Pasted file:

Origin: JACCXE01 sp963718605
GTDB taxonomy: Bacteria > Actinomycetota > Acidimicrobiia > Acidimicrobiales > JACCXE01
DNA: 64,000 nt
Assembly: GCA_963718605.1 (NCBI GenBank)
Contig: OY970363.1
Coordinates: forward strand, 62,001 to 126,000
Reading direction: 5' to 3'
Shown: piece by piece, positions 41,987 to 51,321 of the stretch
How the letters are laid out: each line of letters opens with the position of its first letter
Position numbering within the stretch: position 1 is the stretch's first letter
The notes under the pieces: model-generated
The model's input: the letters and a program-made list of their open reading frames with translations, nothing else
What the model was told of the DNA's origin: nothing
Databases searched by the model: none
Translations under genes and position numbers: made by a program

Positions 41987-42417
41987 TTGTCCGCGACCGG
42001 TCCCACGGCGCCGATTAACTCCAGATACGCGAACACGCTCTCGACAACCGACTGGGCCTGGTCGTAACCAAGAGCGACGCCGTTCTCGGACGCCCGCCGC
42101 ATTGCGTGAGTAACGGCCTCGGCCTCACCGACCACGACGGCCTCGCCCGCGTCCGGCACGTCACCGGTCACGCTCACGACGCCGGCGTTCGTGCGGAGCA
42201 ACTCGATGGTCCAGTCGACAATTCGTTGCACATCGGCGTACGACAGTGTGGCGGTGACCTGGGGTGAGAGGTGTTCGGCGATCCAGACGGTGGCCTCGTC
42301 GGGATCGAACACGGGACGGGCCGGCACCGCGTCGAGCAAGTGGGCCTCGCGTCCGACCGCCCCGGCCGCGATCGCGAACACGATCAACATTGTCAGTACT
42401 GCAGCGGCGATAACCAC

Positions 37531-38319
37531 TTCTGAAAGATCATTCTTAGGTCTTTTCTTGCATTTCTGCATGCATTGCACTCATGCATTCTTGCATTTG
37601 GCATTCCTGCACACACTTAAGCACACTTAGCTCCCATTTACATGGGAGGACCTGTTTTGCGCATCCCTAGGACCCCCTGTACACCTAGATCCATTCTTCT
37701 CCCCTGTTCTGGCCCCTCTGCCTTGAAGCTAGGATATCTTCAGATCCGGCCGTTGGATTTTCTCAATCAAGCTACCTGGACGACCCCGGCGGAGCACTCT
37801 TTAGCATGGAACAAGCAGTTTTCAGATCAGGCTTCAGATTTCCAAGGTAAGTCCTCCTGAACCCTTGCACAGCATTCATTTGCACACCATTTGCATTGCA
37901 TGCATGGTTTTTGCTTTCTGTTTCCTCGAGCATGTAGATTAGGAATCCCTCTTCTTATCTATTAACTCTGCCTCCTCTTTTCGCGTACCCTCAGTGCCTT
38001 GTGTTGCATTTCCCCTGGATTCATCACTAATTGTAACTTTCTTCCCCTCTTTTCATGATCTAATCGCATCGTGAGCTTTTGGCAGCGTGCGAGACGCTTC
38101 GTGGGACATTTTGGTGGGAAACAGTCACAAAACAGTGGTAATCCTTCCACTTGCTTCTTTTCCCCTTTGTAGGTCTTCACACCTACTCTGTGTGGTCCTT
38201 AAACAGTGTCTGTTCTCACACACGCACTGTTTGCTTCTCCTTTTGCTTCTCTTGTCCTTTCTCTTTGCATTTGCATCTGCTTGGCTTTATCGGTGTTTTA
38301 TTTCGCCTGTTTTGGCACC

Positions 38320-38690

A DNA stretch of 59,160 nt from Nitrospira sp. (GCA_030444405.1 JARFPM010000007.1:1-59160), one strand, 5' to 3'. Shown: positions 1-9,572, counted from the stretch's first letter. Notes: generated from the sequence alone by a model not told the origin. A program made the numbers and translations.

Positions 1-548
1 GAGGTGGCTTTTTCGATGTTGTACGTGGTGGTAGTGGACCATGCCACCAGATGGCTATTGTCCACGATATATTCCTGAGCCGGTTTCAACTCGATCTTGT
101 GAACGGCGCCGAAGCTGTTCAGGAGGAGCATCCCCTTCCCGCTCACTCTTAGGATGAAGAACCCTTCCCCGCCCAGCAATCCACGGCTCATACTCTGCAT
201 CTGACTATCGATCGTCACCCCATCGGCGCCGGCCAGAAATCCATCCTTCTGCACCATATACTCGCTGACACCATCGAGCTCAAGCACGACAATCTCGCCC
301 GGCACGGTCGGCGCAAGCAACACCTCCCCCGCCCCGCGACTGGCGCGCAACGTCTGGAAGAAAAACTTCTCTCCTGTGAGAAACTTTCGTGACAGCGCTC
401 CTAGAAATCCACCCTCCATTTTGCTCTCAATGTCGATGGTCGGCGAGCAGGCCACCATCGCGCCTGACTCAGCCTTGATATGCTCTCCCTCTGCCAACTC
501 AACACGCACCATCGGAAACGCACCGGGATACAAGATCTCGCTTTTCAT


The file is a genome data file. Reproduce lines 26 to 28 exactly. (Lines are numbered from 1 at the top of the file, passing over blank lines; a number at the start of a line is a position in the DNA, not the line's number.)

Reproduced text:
37701 CCCCTGTTCTGGCCCCTCTGCCTTGAAGCTAGGATATCTTCAGATCCGGCCGTTGGATTTTCTCAATCAAGCTACCTGGACGACCCCGGCGGAGCACTCT
37801 TTAGCATGGAACAAGCAGTTTTCAGATCAGGCTTCAGATTTCCAAGGTAAGTCCTCCTGAACCCTTGCACAGCATTCATTTGCACACCATTTGCATTGCA
37901 TGCATGGTTTTTGCTTTCTGTTTCCTCGAGCATGTAGATTAGGAATCCCTCTTCTTATCTATTAACTCTGCCTCCTCTTTTCGCGTACCCTCAGTGCCTT